The Saint Bernard de Clairvaux Church, now in Miami, USA, is a unique example of a Templar building. Originally the Monastery of Sacramenia in Spain, it was purchased by a businessman, disassembled, and transported to the US in the 20th century. This transplanted edifice provides an unexpected but intriguing piece of Templar history on American soil.

10. Templar Tunnel, Acre, Israel

Finally, while not a building, the Templar Tunnel in Acre, Israel, offers an immersive experience of Templar history. This underground passage, stretching from the fortress to the port, was crucial for the Templars’ swift and secure transport of goods and people.

What Is the Most Famous Templar Castle?

The Castle of Ponferrada in Spain is one of the most famous and significant Templar castles in the world. Strategically situated on the Way of St. James, a pilgrimage route to the Cathedral of Santiago de Compostela, this grand fortress represents the confluence of military, architectural, and spiritual history.

The castle, originally built by the Celts, was taken over by the Knights Templar in the 12th century. They expanded and fortified the structure to safeguard the pilgrims journeying across the dangerous route. The castle’s formidable stone walls and turrets are emblematic of Templar military architecture, designed to withstand the most vigorous assaults.

With an area of over 16,000 square meters, the Castle of Ponferrada is impressive both in its scale and design. Its iconic round Templar keep, solid fortifications, and moat illustrate the quintessential traits of medieval fortresses. Yet it stands apart due to its distinctive Templar influence — the intricate architectural details underscore the unique combination of religious fervor and military might that characterized the Templar Order.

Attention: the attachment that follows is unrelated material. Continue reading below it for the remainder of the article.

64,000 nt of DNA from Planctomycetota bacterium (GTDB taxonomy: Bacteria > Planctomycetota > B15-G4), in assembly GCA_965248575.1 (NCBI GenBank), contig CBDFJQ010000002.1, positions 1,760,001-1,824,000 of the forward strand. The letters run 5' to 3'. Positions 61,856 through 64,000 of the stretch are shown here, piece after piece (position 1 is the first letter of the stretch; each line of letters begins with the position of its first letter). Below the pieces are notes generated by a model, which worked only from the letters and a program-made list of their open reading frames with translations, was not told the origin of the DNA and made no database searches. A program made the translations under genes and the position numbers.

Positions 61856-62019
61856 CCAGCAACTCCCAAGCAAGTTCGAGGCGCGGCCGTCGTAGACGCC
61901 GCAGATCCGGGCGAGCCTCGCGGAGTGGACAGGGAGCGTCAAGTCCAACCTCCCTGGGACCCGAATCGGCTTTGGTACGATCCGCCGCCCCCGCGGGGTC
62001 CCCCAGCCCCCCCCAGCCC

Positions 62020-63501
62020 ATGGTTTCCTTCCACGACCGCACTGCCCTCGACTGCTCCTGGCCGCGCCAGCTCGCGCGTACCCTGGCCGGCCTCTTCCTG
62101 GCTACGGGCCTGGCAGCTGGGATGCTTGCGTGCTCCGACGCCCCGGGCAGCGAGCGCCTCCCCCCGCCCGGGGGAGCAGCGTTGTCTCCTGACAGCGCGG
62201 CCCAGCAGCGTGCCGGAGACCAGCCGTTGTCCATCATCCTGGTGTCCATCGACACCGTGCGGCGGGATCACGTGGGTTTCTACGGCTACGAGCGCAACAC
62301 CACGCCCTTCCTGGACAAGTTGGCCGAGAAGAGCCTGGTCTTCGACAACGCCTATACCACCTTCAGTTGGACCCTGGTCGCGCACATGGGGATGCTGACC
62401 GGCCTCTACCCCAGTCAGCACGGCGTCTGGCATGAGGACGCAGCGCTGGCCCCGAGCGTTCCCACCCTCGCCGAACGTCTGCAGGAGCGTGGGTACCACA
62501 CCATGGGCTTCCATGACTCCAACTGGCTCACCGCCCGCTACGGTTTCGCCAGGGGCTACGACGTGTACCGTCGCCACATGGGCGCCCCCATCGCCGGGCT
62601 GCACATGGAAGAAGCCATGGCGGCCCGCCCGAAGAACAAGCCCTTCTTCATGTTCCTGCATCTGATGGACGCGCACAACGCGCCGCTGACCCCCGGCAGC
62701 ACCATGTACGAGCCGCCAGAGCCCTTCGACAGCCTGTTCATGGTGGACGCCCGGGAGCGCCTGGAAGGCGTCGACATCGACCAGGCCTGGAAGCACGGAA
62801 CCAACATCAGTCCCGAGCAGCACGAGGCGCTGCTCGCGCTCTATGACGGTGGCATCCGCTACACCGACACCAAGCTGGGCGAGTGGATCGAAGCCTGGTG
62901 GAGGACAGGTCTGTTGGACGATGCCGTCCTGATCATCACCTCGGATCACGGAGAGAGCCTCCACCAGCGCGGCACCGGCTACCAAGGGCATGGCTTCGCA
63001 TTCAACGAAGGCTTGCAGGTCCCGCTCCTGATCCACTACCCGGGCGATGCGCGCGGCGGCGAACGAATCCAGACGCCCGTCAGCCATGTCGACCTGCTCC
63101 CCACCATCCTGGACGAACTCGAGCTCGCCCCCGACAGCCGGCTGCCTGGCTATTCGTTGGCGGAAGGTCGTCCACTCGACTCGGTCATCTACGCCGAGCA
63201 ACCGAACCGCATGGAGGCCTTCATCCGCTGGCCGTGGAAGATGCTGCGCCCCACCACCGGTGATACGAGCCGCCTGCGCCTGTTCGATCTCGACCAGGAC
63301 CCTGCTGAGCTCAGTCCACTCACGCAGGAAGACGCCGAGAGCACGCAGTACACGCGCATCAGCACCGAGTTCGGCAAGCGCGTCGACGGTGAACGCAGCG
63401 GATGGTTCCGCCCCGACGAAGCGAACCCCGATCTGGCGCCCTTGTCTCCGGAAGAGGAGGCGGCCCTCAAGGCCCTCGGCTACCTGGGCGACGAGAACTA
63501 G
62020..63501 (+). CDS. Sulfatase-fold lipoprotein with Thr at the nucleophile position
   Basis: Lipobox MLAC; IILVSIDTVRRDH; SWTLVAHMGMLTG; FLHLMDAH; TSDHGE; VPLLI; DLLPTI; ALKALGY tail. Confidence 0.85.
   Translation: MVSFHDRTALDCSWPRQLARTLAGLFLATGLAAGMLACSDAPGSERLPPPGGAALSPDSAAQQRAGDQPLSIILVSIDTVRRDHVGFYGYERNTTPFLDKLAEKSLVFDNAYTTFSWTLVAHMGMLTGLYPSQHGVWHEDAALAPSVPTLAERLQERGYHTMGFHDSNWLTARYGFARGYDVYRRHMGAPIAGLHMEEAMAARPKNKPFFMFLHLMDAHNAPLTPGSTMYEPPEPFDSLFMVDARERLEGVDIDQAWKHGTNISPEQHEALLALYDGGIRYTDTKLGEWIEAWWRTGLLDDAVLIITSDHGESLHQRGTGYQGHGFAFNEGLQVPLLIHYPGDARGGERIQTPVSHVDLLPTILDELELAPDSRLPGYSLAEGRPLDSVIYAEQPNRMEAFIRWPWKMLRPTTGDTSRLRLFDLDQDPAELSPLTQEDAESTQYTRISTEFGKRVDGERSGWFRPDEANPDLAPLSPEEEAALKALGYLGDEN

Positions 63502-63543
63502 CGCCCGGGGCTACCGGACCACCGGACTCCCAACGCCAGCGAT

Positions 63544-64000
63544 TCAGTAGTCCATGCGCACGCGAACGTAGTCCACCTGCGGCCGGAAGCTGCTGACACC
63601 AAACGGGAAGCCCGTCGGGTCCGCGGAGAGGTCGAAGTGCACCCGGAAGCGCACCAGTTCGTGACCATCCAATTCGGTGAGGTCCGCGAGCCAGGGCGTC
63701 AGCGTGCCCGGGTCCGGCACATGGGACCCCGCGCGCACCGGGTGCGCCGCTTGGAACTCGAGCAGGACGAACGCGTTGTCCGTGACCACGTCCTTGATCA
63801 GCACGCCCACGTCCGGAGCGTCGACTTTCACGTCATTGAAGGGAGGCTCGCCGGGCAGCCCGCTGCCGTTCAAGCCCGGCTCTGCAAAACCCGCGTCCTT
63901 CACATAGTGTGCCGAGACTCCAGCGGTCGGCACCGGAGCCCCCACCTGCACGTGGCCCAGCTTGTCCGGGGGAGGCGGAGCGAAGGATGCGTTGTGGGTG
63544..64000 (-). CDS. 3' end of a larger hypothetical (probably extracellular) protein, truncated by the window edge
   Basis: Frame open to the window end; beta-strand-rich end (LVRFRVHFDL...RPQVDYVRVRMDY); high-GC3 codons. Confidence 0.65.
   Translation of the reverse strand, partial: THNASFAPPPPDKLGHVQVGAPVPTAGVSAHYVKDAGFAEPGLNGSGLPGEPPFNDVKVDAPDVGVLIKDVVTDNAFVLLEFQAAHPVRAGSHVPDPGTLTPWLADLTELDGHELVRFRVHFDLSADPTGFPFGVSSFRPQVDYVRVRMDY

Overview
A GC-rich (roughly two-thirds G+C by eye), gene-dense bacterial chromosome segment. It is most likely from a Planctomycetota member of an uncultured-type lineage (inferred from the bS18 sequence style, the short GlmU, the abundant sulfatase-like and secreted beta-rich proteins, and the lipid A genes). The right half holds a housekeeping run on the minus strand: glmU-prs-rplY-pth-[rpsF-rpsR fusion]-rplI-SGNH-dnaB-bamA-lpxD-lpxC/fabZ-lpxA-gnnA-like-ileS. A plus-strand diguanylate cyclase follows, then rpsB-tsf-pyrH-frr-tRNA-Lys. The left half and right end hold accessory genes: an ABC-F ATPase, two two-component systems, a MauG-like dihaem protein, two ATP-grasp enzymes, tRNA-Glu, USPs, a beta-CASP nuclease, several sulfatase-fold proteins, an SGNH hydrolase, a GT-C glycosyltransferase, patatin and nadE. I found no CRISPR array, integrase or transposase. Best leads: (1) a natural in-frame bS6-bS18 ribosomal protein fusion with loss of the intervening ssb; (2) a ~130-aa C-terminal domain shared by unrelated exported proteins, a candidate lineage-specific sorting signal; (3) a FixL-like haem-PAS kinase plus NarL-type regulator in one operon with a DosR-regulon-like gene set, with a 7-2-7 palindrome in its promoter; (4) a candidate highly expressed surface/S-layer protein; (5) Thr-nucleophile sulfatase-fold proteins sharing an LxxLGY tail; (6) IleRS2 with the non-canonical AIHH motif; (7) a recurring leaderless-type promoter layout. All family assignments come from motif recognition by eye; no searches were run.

Despite renovations and additions over the centuries, the castle has retained its inherent Templar identity. Today, it houses a Templar library and the Ponferrada Investigation and Study Center, making it a hub for scholars and enthusiasts interested in delving into Templar history.

The Castle of Ponferrada, thus, continues to live up to its reputation as one of the most famous Templar castles. It serves as a tangible reminder of the Order’s profound influence on the socio-political landscape during the Middle Ages. The castle’s enduring grandeur and historical importance make it an unforgettable destination for those eager to explore the mysterious world of the Knights Templar.

Knights Templar Sites in England

The Knights Templar, renowned for their martial and spiritual pursuits during the Middle Ages, established several significant sites throughout England. Many of these sites remain standing today, providing invaluable insights into the Templar Order’s activities and influence in the region.

Arguably the most famous of these is the Temple Church in London. Originally constructed in the 12th century, this church was the English headquarters of the Templar Order. The distinct round nave, modeled after the Church of the Holy Sepulchre in Jerusalem, is characteristic of Templar architecture. Today, this iconic church stands as a testament to the Order’s religious devotion and architectural sophistication.

The city of Bristol hosts the Temple Church, or Holy Cross Church, now a picturesque ruin that was once a prominent Templar church. Its signature feature is its leaning tower, which gives the site a unique charm and character.